Longman Dictionary of Contemporary English homepage

Date: 1100-1200
Language: Old French
Origin: Latin habitus 'condition, character', from habere 'to have'

habit

noun
     
Related topics: Clothes and Fashion, Religion
hab‧it S3 W3
1

usual/regular

[uncountable and countable] something that you do regularly or usually, often without thinking about it because you have done it so many times beforeCOLLOCATIONS COLLOCATIONS
good/bad habit become a habit be in the habit of doing something also have a/the habit of doing something (=do something regularly) get into/in the habit (of doing something) (=start doing something regularly) get out of the habit (of doing something) (=stop doing something regularly) develop/form a habit change a habit break/kick a habit (=stop doing something which is bad for you) change/break the habit(s) of a lifetime (=stop doing what you have done for many years) out of habit/from habit (=because it is a habit) (by/from) force of habit (=because it is a habit which is difficult to change) eating/drinking habits (=the kinds of things you eat or drink regularly) buying/spending habits (=the kinds of things you buy regularly) viewing habits (=the kind of television shows you regularly watch) social habits
Regular exercise is a good habit for kids to develop.
Thinking negatively can become a habit.
Jeff was in the habit of taking a walk after dinner.
She has a habit of playing with her hair when she's nervous.
I've got out of the habit of practising my saxophone.
Try to break the habit of adding salt to your food at the table.
Why break the habit of a lifetime and start being cautious now?
Some people drink alcohol as much from habit as from desire.
'Hello, Miss Smith.' - 'I'm Mrs Jones now.' - 'Sorry, force of habit.'
the spending habits of the average British woman
2

drugs

[countable] a strong physical need to keep taking a drug regularly:
A lot of drug addicts get into petty crime to support their habit.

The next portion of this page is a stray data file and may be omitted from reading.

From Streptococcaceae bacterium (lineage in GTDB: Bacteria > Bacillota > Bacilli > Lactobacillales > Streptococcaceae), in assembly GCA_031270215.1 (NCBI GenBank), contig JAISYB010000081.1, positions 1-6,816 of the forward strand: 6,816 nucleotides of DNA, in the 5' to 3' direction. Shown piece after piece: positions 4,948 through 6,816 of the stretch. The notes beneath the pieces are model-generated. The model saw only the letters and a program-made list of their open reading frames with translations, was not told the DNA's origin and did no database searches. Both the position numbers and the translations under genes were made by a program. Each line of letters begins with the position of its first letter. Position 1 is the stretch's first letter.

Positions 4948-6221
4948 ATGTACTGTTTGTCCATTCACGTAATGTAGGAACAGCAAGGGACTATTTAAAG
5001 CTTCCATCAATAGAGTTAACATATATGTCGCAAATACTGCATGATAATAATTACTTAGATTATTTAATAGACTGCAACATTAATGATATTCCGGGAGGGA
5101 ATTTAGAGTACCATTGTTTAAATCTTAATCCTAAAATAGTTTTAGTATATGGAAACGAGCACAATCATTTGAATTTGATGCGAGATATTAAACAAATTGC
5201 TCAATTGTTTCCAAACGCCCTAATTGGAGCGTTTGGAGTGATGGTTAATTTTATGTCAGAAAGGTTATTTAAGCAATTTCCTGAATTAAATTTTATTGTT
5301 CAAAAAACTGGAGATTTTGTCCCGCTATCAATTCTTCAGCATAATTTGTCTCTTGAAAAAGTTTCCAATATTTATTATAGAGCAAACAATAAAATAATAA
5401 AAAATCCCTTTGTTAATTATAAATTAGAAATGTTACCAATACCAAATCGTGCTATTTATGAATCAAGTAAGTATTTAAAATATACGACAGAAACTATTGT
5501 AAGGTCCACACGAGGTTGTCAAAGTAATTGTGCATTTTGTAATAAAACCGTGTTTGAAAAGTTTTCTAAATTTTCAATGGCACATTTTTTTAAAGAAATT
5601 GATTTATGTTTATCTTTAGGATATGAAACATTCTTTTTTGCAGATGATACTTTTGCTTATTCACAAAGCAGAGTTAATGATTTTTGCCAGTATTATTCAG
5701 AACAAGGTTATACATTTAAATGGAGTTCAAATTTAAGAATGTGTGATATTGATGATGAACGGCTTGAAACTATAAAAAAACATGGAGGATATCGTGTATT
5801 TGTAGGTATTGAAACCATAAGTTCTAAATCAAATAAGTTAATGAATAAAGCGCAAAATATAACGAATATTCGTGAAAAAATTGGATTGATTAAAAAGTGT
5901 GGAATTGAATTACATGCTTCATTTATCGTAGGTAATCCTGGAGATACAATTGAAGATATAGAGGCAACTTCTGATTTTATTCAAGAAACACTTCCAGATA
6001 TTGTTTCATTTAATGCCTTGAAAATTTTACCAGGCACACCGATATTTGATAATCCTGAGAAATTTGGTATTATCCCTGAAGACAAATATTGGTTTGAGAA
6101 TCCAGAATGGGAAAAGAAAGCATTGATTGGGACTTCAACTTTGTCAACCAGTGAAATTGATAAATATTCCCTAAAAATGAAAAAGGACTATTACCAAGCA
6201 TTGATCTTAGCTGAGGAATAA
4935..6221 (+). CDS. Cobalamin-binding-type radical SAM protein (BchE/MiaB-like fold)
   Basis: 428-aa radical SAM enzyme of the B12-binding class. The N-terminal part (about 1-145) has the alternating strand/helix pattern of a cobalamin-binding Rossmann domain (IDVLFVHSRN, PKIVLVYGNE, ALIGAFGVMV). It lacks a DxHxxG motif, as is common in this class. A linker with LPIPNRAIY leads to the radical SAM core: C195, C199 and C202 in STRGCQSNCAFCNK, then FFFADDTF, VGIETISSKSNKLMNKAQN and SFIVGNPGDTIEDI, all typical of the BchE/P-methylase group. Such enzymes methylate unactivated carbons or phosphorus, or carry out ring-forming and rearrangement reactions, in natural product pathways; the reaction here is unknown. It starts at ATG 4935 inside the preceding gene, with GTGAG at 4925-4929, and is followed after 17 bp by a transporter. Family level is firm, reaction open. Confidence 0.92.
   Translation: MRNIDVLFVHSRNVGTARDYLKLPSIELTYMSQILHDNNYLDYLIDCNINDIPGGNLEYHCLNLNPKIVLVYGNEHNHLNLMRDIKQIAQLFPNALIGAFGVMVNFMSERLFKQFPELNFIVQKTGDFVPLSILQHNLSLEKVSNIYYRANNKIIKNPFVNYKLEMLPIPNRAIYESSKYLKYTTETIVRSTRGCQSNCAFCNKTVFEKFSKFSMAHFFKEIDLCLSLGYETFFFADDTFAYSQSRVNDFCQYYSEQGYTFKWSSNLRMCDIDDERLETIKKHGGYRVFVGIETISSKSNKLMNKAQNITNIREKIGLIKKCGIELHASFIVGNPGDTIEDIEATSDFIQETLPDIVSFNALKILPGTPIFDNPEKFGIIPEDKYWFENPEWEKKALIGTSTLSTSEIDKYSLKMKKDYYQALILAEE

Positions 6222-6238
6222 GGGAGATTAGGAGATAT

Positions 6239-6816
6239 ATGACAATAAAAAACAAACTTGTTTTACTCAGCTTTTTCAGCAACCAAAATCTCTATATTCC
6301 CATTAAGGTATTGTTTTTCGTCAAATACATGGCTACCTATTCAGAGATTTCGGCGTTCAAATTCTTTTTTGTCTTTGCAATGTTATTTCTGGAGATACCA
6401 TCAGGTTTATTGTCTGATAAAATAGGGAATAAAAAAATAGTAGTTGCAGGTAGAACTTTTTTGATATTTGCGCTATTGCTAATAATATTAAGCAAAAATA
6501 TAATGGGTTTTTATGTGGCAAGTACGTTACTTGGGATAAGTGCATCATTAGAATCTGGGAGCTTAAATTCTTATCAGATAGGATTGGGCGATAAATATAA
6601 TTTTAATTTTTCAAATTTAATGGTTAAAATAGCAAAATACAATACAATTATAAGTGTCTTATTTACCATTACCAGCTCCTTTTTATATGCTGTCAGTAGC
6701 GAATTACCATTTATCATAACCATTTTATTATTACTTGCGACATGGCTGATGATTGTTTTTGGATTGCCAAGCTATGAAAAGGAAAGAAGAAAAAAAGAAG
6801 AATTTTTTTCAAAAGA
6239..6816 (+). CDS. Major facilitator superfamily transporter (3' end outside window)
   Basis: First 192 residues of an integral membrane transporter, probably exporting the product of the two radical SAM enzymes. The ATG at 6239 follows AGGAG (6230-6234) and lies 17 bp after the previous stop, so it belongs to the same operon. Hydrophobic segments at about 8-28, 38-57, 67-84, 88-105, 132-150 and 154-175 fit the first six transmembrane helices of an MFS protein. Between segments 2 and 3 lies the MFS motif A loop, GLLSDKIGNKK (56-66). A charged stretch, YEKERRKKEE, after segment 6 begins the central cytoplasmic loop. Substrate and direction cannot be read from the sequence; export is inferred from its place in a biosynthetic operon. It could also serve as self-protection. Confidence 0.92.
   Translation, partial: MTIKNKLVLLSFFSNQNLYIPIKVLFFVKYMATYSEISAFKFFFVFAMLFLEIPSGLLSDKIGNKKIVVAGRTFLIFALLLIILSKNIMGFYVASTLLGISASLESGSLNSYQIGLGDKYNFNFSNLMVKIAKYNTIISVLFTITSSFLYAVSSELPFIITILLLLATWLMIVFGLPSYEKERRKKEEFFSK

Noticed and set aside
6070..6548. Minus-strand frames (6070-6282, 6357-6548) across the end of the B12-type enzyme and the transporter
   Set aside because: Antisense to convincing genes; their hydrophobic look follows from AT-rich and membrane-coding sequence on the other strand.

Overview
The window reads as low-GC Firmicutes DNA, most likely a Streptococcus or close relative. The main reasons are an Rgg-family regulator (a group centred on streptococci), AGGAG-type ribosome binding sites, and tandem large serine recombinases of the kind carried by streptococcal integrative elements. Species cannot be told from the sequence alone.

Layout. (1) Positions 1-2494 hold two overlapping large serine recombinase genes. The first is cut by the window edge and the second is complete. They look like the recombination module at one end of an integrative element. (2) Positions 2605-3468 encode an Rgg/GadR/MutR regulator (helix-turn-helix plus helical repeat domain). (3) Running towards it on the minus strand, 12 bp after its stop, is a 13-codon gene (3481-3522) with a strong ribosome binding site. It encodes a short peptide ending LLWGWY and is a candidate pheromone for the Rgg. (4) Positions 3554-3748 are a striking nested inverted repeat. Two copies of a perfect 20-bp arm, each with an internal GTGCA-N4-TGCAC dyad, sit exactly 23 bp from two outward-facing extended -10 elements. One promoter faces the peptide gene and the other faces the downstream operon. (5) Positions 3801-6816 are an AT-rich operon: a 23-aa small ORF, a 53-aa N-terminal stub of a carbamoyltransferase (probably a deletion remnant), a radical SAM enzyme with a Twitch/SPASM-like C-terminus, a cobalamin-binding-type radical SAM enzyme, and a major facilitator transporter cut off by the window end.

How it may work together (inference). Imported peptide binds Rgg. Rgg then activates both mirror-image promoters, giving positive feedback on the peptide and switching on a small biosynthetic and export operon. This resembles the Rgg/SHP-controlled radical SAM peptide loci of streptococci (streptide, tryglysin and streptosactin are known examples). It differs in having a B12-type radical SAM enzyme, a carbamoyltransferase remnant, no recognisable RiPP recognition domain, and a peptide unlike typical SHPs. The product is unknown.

heroin/cocaine etc habit
His cocaine habit ruined him physically and financially.
3

not make a habit of (doing) something

spoken used to say that someone does not usually do something bad or wrong, or should not do it again:
You're ten minutes late. I hope you're not going to make a habit of this.
4

I'm not in the habit of doing something

spoken used when you are annoyed, to say that you would not do something:
I'm not in the habit of lying to my friends.
5

have a habit of doing something

if something has a habit of doing something, it usually or often does it - used humorously:
Life has a habit of springing surprises.
6

old habits die hard

used to say that it is difficult to make people change their attitudes or behaviour:
She knew it probably wasn't necessary any more, but old habits die hard.
7

habit of thought/mind

the way someone usually thinks about something, or their usual attitudes
8

clothing

[countable]DCRR a long loose piece of clothing worn by people in some religious groups:
a nun's habit

➔ a creature of habit

at creature (3)
WORD CHOICE: WORD CHOICE:

habit, custom, tradition, practice
A habit is something that you do often, because you have done it many times before. Do not use habit when you are talking about actions or ways of doing things that have existed among a group of people for a very long time. Use tradition or custom. Use tradition when the thing you are referring to has existed for many years, especially when it has been passed down from parents to children It is a tradition in his family for all first-born males to be called Peter. Use custom to refer to something that is considered normal or polite, especially when you are talking about other countries or other times the Japanese custom of taking off your shoes when you enter someone's house Use practice to talk about the usual way of doing something in a particular area of life the practice of killing animals for their fur

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